October 31, 2014
Sabella should be proud
Special to the Herald from Rio de Janeiro
RIO DE JANEIRO — Alejandro Sabella is a Peronist and he likes history books. He admires Manuel Belgrano, José de San Martín and Manuel Dorrego. A few days before the World Cup in Brazil he told the La Garganta Poderosa magazine that he sympathized with the government of President Cristina Fernández de Kirchner.
He said a lot in that interview, but opposition media were most horrified with that one confession. Despite his ideas having always been well-known, Sabella had never spoken so openly in public about politics. The Argentina that lost the World Cup yesterday to Germany was also an expression of his personality — a bet on teamwork, albeit inevitable, that was also counting on the individual prowess of Lionel Messi on the field. A prowess that was lacking in the last match.
This was a team that climbed the ranks of the World Cup in Brazil, growing stronger and stronger. And the dream ended up tumbling down, perhaps in one of its best matches. In the opening match against Bosnia, when the team came out with a five-man defence that had to be disbanded during half-time, few would have believed the team was going to be back in Rio de Janeiro, a city where the strategy that handed them second place was first constructed.
During the tournament, Sabe-lla constantly spoke about his squad as if it were a house built brick-by-brick.
Even with a lack of play, even without the spark of other teams, the coach must be proud. Argentina injected passion and a few drops of soccer. It was able to overpower — and at times it deserved to — a fantastic team like Germany which had humiliated Brazil days earlier. Those who’ve already started criticizing Messi for playing a poor match are correct, but they must recognize that the team was largely able to advance because of his skills.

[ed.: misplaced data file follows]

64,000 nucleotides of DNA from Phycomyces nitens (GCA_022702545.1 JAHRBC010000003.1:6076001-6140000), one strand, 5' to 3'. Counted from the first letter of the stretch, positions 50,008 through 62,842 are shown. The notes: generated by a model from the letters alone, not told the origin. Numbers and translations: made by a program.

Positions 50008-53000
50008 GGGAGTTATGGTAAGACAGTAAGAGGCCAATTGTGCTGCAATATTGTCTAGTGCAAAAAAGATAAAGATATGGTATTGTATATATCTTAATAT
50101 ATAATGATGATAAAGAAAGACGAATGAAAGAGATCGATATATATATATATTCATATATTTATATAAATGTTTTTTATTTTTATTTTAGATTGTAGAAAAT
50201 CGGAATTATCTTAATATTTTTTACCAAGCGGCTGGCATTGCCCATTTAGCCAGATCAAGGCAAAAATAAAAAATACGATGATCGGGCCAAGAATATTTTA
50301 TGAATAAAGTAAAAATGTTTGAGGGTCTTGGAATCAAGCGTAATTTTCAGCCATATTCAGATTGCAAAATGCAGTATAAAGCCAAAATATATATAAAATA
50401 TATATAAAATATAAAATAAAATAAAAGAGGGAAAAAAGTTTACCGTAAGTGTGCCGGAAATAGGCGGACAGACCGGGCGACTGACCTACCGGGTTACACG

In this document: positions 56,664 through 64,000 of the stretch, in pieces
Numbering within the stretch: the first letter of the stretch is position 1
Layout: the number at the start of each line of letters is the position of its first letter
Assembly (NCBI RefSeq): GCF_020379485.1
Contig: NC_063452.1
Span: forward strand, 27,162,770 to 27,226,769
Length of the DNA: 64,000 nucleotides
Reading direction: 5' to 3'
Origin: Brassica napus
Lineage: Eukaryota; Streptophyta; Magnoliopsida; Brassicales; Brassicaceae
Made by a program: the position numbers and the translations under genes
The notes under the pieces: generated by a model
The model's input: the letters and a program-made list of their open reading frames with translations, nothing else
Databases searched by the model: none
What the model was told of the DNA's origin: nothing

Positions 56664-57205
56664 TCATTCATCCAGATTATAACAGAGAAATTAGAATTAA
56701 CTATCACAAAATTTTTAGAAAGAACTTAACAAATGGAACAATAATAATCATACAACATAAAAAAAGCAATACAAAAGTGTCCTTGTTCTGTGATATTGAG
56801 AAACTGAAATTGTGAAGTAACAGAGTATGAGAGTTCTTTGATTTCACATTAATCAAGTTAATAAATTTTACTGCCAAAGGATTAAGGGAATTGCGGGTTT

Argentina progressed through a fascinating World Cup that had a devastating beginning with goals in every match and the comings and goings, changes in results, surprising and attack-orientated play, and the unpredictability that makes this game great. This bubble popped in the final stage of the tournament, it’s true. That tends to happen. Squads are more intensely watched because with a defeat there’s no tomorrow. But today’s image shouldn’t change the initial image we had, when we were all hoping this World Cup would never end.
Brazil organized a great World Cup. It must be said. And Brazilians even suffered a catastrophic slaughtering of goals from Germany. In a country of soccer-related suicides, disasters were avoided. President Dilma Rousseff’s government banished the criticism it received in the year and months prior to the tournament, including from FIFA. The president herself was subject to insults and heckling in stadiums, from the opening match right through to yesterday’s final in Rio. But those stadiums were the territory of the country’s white elite. It was the World Cup of protests. Those that did take place were small. And they were visible. Four kilometres from Sao Paulo’s Itaquerão stadium, a sit-in took place. Nobody covered it up. On the contrary, in the middle of the World Cup, a law was passed allowing the land to be seized and used for the construction of houses for the 5,000 families. A scandal involving the sale of Match Services — a company linked to FIFA whose CEO, Englishman Raymond Whelan, fled Brazil — was also not covered up. And the excessive spending and allegations of corruption are topics that are currently being debated.
It was going to be South America’s World Cup. Germany won. Argentina was close. It took on the task, at least, of ensuring a regional representative was in the final. Soccer isn’t the property of FIFA, despite its officials — and the businesspeople with whom they operate — acting like its owners.
Brazil must be thanked for the World Cup we enjoyed for one month. Germany, the champions, must be thanked as well, because they gave us six magnificent and unforgettable minutes against Brazil. And Argentina must be thanked, in the midst of the pain of losing, for its sporting pride. The energy it took to the field. And for having taken us this far after 24 years.